Planting with a Purpose

Where Have the Pollinators Gone? bumblebee

If you’ve followed the news in the past decade, even at a passing glance, you’ve likely heard talk about pollinators. Specifically: the disappearance of millions of insects that, along with birds, help to pollinate the plants and trees that provide food for us all. There simply aren’t as many pollinators around as there once were, and scientists are racing to find out why.

Why it Matters

In order for a plant to make fruit and seeds for future generations, pollen needs to get from one plant to another. Without pollination, fruits and seeds simply don’t happen. While some plants rely on factors such as wind to move this pollen around, many rely on animals. With pollinators like bees, butterflies, and moths on the decline, agriculture begins to suffer. This process is so important that raising pollinators has become a lucrative business, with professional beekeepers loading up tens of thousands of their hives (or hundreds of thousands!) and transporting them to orchards and crops across America each spring.

Scientists have a number of theories as to the diverse causes of this pollinator disappearance, but regardless of the cause, those of us with yards large enough for planting can be part of a solution.

Attracting Pollinators

Think of pollinators as your audience. Different types of pollinators like different types of plants, and since every region of the country is a little different (compare Minnesota to Florida, for instance), it takes a little research to figure out what your local pollinators like. Fortunately, the internet has made this easy, and there are countless lists published online that will help you to target your audience.

Great Lakes Plant List from the Xerces Society – Lists the plant, color of flower, size the plant reaches, how much water it needs, and what it attracts

Plants for Minnesota Bees from the U of M Bee Lab – Lists the plant, what type it is (shrub, tree, etc), how much sun it needs, and what sorts of bees are attracted to it

These guides strive to make it as easy as possible to fill our yards and flower beds with appealing, friendly plants that don’t just look good – they do good.

hummingbirdMaintaining Wildflowers

One great benefit of planting wildflowers and other native species is that they require little care or maintenance. After all, they’re native! They grew up in Minnesota, in the climate and conditions of the great plains, and they’ve evolved to be hardy plants. Depending on the needs of the specific plants chosen, they may need a bit more water, and weeding the beds is a good idea to cut down on competition from plants that pollinators won’t find so appealing. But generally speaking, native wildflowers and shrubs will require far less management than more delicate plants, and it’s certainly easier than taking care of a vegetable garden.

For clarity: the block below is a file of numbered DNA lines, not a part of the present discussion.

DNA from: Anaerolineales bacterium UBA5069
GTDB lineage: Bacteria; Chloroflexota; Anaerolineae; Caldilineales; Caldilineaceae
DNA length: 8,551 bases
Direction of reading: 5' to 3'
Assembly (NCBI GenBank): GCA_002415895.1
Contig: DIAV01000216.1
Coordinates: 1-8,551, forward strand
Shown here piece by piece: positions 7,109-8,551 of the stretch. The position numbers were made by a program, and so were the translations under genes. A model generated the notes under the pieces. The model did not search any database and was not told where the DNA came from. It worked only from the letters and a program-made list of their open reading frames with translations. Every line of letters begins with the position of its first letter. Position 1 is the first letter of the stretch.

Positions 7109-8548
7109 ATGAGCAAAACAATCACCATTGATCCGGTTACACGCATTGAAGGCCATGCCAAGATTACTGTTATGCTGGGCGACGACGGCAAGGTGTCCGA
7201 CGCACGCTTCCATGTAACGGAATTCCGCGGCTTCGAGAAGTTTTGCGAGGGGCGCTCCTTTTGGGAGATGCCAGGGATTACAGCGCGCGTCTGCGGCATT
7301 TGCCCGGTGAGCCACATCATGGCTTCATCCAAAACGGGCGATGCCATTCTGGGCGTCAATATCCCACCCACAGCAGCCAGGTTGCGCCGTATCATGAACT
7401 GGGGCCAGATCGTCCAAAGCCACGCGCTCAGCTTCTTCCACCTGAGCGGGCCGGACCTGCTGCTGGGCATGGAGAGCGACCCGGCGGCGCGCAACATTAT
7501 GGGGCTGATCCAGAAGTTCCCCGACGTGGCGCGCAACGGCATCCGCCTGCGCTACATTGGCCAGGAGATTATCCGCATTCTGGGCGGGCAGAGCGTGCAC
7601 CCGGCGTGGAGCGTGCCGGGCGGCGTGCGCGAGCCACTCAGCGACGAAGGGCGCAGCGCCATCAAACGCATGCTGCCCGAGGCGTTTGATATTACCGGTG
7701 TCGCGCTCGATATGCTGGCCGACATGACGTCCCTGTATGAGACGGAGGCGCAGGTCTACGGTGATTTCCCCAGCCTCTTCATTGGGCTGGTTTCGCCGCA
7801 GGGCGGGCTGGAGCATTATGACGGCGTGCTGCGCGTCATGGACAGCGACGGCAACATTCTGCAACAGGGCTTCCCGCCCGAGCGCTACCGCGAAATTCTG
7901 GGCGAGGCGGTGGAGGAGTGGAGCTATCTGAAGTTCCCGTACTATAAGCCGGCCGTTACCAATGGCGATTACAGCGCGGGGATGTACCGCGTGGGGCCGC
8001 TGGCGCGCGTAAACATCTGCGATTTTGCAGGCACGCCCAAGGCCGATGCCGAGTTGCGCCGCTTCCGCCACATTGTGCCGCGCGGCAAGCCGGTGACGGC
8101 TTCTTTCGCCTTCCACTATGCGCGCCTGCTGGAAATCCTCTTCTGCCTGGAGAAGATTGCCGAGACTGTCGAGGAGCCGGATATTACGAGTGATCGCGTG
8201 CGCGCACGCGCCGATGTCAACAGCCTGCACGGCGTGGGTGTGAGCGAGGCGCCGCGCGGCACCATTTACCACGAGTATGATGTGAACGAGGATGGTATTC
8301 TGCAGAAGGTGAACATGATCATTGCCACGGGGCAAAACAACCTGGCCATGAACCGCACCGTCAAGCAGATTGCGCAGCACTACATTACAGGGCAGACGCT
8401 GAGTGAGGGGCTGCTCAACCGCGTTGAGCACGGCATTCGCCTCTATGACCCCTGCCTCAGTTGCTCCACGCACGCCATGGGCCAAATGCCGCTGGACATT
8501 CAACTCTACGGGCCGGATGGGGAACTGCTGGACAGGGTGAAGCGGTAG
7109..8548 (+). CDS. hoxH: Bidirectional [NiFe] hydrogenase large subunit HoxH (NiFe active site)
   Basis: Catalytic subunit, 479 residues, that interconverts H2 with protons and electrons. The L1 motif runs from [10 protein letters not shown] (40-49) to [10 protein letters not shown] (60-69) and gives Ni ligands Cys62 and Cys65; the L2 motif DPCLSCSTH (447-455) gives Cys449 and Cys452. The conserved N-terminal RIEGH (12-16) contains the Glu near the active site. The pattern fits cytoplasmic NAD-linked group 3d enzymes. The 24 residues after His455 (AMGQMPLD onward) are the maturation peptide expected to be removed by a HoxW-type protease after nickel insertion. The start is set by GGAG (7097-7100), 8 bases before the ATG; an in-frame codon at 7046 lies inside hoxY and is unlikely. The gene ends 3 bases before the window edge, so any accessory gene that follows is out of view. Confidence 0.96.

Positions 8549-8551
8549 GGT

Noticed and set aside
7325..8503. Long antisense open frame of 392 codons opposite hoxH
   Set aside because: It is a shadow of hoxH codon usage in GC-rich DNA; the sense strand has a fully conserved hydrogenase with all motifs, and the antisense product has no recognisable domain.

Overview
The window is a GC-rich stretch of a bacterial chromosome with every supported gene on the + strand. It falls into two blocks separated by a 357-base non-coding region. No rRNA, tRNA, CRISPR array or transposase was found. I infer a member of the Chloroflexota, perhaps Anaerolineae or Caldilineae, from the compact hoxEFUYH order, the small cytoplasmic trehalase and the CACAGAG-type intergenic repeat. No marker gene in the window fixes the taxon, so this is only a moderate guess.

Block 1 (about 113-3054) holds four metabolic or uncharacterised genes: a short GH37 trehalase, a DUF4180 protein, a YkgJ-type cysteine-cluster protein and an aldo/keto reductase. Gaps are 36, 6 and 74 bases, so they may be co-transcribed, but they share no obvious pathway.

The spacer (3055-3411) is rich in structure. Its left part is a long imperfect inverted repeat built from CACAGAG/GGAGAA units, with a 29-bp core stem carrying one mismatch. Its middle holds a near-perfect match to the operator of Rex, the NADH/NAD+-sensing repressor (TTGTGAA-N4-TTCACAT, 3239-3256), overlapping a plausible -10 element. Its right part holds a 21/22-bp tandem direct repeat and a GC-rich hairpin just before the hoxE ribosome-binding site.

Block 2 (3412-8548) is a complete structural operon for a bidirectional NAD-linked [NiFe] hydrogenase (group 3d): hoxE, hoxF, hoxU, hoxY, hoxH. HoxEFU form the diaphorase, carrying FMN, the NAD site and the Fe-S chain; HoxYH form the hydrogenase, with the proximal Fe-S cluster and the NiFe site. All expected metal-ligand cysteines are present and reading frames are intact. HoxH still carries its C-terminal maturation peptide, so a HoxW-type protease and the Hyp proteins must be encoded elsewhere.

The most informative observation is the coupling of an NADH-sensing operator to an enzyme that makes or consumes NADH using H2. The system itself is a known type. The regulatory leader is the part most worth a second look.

Planting pollinator-attracting flowers can be done on a large scale, in expansive gardens and beds, but they can also be kept on a much smaller scale. Many of the flowers can grow tall, so window boxes may not be the best choice, but large pots on decks and patios are the perfect place to keep a small gathering of diverse wildflowers.

It’s important to mention that these plants shouldn’t be treated with herbicides or pesticides. After all, it won’t do much good to hurt the very same pollinators we’re trying to attract! So cutting down on the chemical treatments is a good idea. And again, since these are hardy native plants, they don’t tend to need extra help.

Sell your home

Try It!

Wildflowers and shrubs can be purchased from a variety of places, but there are some retailers that specialize in naturally-raised native species. This link to the Xerces Society contains a listing of retailers, under the “Native Pollinator Plant Nurseries and Seed Companies” heading.

Give it a try – your local pollinators will thank you!

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